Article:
The Compliance Oversight Review Committee Matters
Do you need a Compliance Oversight Review Committee? I recently read Thomas Fox’s article in FCPA Compliance Report on this very topic. Fox advocates that a Compliance Oversight Review Committee is critical in a best practices compliance program.
Fox dives into an interesting example of the Deferred Prosecution Agreement (DPA) that the Monsanto Company entered with the DOJ back in 2005, which in every practical sense established a Compliance Oversight Review Committee. His article gave me a lot to chew on. It’s worth a read in full, but I thought I’d share some of my main takeaways.
The Compliance Oversight Review Committee (let’s call it CORC for short) sits between the CCO and the Board’s compliance committee. It’s not just an extra layer of oversight for the sake of having another layer. The CORC has an important purpose—to make sure nothing slips through the cracks that might expose the company to unwanted risk.
What makes the CORC different from other committees is who sits on it and their focus on reviewing the highest risks to the organization. The CORC includes senior managers from multiple departments. It’s not just compliance folks that sit on the CORC; it’s accounting or finance, legal and business unit operations. This mixture of people from across the organization ensures the right people are in the room to make decisions about high risk transactions.
The CORC should focus on the highest risks to the organization. This will vary from company to company but could include review of:
- Third-party approvals and renewals
- Requests for payments from third parties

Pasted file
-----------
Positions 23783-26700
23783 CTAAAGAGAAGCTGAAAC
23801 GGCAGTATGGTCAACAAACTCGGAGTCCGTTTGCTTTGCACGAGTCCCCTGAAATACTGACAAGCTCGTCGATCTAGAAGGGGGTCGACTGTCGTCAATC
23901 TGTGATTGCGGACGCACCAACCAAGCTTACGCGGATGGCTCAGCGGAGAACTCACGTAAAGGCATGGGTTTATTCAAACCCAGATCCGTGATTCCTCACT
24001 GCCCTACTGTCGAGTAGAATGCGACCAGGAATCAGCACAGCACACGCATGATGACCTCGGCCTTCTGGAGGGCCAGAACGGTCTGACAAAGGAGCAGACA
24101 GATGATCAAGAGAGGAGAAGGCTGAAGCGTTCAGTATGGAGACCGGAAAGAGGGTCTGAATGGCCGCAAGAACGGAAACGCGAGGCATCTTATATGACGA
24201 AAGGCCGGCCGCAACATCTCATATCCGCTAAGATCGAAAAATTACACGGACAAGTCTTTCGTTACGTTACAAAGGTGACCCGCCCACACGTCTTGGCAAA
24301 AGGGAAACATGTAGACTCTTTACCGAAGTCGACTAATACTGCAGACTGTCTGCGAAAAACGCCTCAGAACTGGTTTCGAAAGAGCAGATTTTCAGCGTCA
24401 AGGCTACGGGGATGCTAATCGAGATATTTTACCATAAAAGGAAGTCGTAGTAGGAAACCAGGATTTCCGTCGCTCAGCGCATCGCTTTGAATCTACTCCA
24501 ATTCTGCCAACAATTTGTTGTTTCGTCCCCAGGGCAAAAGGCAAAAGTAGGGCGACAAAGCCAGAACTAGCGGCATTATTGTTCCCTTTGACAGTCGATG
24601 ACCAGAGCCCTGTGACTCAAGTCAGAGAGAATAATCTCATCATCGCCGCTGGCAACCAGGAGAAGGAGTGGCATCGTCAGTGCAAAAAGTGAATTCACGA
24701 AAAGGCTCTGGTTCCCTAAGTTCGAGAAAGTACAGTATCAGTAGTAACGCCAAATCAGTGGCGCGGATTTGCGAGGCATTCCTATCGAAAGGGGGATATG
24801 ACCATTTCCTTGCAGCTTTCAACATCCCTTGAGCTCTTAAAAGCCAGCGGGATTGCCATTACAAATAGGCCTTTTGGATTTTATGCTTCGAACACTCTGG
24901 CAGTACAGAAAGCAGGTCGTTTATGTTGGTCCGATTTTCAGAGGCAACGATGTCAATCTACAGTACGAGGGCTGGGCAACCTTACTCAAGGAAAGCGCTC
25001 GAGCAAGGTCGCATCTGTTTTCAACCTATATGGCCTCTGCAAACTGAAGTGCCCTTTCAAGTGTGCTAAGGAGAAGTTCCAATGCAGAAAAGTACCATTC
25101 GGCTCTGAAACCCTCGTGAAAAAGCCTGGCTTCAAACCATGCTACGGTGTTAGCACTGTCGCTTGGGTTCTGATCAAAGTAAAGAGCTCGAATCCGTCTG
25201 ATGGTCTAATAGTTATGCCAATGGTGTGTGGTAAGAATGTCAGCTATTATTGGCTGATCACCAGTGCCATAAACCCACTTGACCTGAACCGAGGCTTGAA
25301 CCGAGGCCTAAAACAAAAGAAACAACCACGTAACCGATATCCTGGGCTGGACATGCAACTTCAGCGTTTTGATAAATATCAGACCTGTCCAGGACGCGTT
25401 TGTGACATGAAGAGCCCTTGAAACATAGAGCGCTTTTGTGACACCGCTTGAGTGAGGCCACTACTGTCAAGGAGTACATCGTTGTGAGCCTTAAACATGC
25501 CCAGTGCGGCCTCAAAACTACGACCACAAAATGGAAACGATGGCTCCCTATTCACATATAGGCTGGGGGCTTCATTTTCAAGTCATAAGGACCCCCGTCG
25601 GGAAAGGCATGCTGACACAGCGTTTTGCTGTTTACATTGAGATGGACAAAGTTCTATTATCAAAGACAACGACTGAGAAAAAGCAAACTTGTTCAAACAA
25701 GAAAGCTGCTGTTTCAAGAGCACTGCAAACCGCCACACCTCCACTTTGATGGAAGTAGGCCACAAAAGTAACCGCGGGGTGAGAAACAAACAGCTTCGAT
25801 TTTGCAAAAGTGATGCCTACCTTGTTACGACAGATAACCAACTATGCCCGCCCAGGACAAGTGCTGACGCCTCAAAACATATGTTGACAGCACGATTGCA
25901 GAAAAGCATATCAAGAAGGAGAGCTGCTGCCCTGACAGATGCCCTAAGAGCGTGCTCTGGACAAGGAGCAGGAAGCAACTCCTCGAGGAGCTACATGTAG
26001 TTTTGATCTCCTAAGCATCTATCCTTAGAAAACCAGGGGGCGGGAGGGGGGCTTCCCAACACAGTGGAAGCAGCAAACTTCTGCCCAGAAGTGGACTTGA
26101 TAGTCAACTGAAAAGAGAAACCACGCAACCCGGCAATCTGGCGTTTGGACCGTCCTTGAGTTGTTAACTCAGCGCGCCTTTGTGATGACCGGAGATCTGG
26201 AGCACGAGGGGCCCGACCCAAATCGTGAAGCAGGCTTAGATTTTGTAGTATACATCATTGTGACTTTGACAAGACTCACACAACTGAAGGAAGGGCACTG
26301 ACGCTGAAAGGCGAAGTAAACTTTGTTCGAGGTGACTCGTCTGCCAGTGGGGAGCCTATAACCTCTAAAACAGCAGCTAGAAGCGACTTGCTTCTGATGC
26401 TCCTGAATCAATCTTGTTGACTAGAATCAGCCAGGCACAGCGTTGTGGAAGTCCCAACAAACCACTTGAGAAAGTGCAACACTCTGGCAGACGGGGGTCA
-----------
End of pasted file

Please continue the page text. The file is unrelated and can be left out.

- Significant gift, travel and entertainment requests from employees
- Agents or reps in high-risk areas
- Transaction in high risk countries
And the CORC needs to get deep into these high-risk transactions to make sure they are warranted, within company guidelines and do not violate the FCPA. They can’t just scratch the surface.
The CORC exists to supplement the records and internal controls systems that are designed to detect violations of a company’s policies. It serves to investigate violations that are detected. Again, the CORC needs to focus on the highest risk. That is where technology comes in.
Technology can transform your expense audit and compliance process, and enable the CORC to provide the oversight it’s tasked with. By leveraging data analytics and automation, you can see exactly who is spending what and when.
Fox says: “There should be some type of oversight which can be reviewed on a monthly or quarterly basis as part of a company’s management of risk.” Using AI technology such as Oversight Insights On Demand to monitor compliance 100% of the time will give your CORC the oversight it needs to manage risk.
Now is the time to transform your expense audit and compliance process. Oversight can help. Sign up for a demo of Insights On Demand to see how.